The cow remains sacred to the Dinka tribe of South Sudan.
The cow remains sacred to the Dinka tribe of South Sudan. | Source

Successful Dinka Tribe Members

There are approximately 3 million members of the Dinka tribe living in South Sudan at the present time. Most of the people listed below lived during, but later escaped from, the perils of the Second Sudanese Civil War, which resulted in the independence of South Sudan. These are just a few of the success stories of tribe members who achieved various levels of success in different fields:

  • Deng Thiak Adut - A defense lawyer and refugee advocate in Australia, he was a child soldier who later earned a law degree from Western Sydney University. He was named the 2017 New South Wales Australian of the Year.
  • Francis Piol Bol Bok - He was a slave for 10 years and is now an abolitionist and an author living in the United States.
  • Manute Bol (Died on June 19, 2010) - Bol was a slave for three years before he was 10 years old. As an adult, he was a human rights activist and established the Ring True Foundation in order to continue fund-raising for Sudanese refugees. He was 7'7" tall and was the tallest player in the history of North America's National Basketball Association, sharing the distinction with one other person. He is believed to have been born on October 16, 1962, in the area now known as South Sudan. His father, grandfather and great-grandfather were all Dinka tribe members.
  • John Dau (Dhieu-Deng Leek) - He was born into the Dinka tribe in war-torn Sudan and was one of the "Lost Boys of Sudan" (20,000 youngsters, mostly male, who were displaced during the war). He was featured in the 2006 award-winning documentary called God Grew Tired of Us.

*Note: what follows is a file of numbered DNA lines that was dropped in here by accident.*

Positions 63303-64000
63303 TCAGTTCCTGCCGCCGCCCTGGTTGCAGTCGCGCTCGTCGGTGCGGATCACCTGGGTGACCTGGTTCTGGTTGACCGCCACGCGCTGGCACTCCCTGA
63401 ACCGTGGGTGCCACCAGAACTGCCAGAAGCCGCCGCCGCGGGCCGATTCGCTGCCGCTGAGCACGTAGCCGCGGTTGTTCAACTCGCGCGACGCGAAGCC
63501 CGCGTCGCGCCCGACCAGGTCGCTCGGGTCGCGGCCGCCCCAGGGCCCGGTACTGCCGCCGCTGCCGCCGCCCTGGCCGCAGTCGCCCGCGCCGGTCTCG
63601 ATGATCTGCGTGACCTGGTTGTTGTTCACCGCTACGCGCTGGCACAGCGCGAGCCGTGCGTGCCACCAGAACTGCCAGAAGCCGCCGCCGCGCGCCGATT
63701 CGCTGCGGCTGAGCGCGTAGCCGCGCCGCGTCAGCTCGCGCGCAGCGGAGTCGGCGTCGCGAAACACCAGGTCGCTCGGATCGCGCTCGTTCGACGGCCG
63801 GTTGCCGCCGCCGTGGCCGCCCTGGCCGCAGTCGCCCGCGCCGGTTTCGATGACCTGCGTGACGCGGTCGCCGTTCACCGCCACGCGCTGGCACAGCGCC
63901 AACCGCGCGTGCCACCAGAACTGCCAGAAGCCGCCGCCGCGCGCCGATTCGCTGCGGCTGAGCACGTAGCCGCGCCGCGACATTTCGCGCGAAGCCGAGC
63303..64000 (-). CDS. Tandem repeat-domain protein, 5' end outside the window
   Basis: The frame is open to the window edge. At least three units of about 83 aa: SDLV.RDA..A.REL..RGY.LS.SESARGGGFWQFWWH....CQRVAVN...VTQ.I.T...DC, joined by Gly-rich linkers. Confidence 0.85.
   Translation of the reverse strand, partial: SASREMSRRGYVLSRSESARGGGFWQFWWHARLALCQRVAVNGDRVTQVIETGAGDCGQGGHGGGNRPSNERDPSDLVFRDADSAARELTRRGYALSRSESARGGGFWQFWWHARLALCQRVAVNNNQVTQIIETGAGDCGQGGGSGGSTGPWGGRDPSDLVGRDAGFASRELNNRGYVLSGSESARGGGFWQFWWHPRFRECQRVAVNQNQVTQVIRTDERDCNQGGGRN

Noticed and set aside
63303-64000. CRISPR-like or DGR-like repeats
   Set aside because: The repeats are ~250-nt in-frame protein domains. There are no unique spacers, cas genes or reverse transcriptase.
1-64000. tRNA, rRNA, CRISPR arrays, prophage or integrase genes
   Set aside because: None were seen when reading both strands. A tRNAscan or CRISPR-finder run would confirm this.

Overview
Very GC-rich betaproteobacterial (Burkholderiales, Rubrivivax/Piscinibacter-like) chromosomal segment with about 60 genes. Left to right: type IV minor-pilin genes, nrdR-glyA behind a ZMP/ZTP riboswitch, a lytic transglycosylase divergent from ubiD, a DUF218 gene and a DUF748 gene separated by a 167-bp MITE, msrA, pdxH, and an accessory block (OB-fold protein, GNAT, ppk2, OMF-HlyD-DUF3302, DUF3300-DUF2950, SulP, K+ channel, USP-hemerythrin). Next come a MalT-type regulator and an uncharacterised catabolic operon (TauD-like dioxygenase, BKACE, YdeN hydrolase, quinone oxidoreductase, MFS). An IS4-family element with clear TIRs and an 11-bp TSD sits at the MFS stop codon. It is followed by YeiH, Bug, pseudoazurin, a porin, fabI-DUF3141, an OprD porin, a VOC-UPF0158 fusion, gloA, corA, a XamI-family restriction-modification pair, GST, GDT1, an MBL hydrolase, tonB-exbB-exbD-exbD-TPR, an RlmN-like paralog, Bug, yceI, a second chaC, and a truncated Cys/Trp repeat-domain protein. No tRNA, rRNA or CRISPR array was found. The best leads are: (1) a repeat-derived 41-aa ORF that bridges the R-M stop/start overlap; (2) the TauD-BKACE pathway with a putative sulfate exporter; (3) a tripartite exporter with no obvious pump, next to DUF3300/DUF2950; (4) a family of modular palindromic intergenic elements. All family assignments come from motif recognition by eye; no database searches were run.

• Ataui-Deng Hopkins (Ataui Deng) - She is a Sudanese American runway model who began her fashion career at the age of 17. She is the niece of internationally famous model Alek Wek, who was was born into the southern Sudanese Dinka tribe in 1977. She currently lives in Brooklyn, New York.
  • Guor Mading Maker (Guor Marial) - He, like John Dau, was also one of Sudan's "Lost Boys" but is now a South Sudanese track and field athlete and a Dinka tribesman. He competed in the men's marathon at the 2012 Summer Olympics as an "independent athlete,” the first in the history of the Olympics. Maker graduated from Iowa State University with a degree in chemistry.


© 2017 Mike and Dorothy McKenney

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    • DDE profile image

      Devika Primić 

      11 months ago from Dubrovnik, Croatia

      I learned from this unique hub. Interesting and informative. A fascinating lesson about nomadic life.